Owen Barfield: some thoughts

Hmm. Hello world! Indeed. The major impetus behind this blog was to respond to a post about Owen Barfield  at  http://speculumcriticum.blogspot.com/. The post can be found here: http://speculumcriticum.blogspot.com/2010/07/owen-barfield-part-1.html

I was just searching the internet (again) for anything contemporary on Barfield and found what appears to be an excellent blog with frighteningly similar interests.  I will repost the comment here and then see where this all takes me.  Great job Speculum if you’re reading this:

This is an absolutely crazy coincidence. I’m a Barfieldian in some respects and read After Finitude in just the same way as you did. I thought I was the only one on the internet that knew of Barfield but had interest in contemporary philosophers. Most “friends of Barfield” are talking about Michealic beings  and whatever else and not coming down to earth with folks that just find his ideas intriguing, interesting enough to meditate on and develop. One can be dispassionate about these subjects as well despite their “weirdness.”

Anyway, I thought the first few chapters of Meillassoux’s book could be read as a direct response to Barfield whether Meillassoux knew of him or not. And vice versa, I think Barfield’s arguments are a direct challenge to what Meillassoux argues. If I ever get the chance, I plan to write an essay pitting the two against each other. Barfield will win though!

Why? Well, the fundamental problem with Meillassoux starting point is his unquestioned acceptance of the “arce-fossil” as exclusively material.  Meillassoux’s arguments are very strong against correlationists that share his assumption and predilection for materialism – and the history of the world it entails – but not for others who reject it. His  argument is similar to the argument that there cannot be a non-reductive physicalism. Many physicalists don’t want to be associated with the seemingly absurd theories of hardcore reductionists and eliminativists so they try to tightrope a materialism that does “justice” to the mental. However, Jaegwon Kim has convincingly argued that this cannot be done. If you’re a physicalist, you must be reductionist – no way to sugar code it.  This forces intended non-reductionists physicalists to find a way out, to either accept and defend physicalism upfront or find some other way to be physicalists without accepting the seemingly obvious conclusions ( mental reality is fictional, mind is an illusion, etc.)  Similarly, many correlationists do not want to contradict or want to seem in conflict with the standard scientific accounts of the history of our universe and thus attempt a “two-step” philosophy in order to square the implications of what they’re saying with standard accounts. Quentin Meillassoux deftly shows that this cannot be done, forcing the correlationists who share his assumptions and understanding of realism to either abandon their correlationism or state plain and accept the consequences of what they’re saying.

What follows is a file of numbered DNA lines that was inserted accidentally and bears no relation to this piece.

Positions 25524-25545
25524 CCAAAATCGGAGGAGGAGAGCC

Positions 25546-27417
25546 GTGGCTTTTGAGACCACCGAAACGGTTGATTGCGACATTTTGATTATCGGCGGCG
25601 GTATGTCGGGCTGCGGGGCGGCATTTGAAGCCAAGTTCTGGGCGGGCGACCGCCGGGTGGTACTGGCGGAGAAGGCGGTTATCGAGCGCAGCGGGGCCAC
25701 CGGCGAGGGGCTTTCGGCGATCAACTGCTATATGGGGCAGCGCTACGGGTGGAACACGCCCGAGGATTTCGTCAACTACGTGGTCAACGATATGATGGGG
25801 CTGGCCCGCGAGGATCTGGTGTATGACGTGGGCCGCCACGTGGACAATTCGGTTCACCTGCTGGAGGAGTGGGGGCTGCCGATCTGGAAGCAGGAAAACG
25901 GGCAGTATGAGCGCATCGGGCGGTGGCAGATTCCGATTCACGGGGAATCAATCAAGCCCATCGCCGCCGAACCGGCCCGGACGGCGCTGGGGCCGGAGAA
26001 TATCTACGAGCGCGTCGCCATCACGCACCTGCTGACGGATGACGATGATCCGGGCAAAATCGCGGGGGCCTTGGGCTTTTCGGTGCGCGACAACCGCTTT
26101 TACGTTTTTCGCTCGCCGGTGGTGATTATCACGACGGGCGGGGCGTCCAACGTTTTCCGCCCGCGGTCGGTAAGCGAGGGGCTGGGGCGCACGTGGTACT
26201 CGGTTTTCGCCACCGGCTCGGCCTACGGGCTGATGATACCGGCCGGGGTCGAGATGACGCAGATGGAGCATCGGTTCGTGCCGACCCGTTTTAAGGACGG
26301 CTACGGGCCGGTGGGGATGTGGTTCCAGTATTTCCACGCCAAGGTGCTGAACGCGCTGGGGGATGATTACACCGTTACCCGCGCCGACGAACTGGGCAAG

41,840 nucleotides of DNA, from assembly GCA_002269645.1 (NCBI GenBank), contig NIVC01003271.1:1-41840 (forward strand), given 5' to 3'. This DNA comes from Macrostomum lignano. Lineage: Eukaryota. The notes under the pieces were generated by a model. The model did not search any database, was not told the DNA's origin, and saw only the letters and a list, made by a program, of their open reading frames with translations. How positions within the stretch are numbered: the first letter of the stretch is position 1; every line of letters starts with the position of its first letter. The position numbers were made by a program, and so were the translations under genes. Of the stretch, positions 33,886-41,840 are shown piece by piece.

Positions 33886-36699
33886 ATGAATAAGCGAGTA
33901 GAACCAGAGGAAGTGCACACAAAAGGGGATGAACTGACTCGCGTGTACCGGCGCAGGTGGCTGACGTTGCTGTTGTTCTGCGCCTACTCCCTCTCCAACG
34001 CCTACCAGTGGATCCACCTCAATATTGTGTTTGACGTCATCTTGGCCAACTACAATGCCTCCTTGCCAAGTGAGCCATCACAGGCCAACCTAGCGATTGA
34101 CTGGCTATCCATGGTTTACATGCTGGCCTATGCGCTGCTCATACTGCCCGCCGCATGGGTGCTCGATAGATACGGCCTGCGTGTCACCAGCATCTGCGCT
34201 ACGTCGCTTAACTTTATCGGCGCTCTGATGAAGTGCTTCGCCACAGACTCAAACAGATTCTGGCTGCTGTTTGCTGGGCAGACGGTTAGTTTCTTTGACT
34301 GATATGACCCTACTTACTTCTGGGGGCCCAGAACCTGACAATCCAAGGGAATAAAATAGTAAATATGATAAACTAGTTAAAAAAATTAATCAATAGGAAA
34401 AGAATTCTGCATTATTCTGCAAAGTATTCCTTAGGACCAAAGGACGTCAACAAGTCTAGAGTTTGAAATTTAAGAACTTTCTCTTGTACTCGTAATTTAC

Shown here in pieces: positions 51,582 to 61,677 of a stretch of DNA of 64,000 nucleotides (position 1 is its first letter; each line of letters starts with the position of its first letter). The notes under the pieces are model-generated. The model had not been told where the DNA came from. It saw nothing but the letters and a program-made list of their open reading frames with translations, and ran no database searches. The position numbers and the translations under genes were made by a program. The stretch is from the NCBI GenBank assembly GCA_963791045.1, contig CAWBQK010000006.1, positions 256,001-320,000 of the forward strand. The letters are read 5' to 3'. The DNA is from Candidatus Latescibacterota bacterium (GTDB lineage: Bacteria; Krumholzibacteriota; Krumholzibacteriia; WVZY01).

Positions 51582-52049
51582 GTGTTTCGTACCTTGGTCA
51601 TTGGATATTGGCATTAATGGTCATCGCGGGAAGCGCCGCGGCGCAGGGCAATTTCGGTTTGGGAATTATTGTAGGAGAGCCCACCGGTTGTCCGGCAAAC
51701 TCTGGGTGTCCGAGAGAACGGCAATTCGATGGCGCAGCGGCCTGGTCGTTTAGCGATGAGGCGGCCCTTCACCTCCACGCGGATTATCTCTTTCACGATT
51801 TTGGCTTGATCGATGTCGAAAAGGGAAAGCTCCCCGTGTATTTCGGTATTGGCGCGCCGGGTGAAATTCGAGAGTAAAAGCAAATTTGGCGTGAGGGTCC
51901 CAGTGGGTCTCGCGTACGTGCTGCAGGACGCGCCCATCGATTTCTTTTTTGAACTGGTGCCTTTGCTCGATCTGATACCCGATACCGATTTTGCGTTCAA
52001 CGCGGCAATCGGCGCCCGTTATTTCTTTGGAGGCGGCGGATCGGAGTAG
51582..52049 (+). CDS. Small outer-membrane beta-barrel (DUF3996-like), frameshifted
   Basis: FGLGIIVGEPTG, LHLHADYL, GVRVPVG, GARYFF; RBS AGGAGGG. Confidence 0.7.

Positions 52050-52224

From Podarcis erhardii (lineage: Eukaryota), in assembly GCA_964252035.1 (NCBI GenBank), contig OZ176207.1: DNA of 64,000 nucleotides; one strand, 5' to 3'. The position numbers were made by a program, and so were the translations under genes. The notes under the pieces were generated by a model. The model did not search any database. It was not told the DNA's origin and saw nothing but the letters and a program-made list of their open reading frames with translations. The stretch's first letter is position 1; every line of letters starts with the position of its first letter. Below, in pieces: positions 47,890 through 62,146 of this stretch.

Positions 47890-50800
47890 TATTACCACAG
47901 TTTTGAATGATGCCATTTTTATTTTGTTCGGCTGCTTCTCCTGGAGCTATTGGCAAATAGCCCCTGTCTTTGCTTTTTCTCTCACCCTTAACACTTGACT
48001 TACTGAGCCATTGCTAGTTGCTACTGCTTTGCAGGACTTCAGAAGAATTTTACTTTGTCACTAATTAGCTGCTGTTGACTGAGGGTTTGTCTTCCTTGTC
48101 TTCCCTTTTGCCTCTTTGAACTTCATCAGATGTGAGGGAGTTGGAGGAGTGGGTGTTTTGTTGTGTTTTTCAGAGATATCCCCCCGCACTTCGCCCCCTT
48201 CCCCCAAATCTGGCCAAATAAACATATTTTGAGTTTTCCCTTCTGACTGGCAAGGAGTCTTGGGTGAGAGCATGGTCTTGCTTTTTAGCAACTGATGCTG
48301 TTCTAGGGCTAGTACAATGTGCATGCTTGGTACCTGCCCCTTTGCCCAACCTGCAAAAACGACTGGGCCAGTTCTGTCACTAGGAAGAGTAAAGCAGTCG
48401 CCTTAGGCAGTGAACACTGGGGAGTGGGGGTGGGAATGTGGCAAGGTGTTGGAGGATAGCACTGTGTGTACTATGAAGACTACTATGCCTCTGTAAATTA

For Barfield’s part, the correlationists that feel the sting of  Meillassoux arguments   are
suffering from what he calls the “Residue of Unresolved Positivism.” http://davidlavery.net/barfield/encyclopedia_barfieldiana/lexicon/rup.html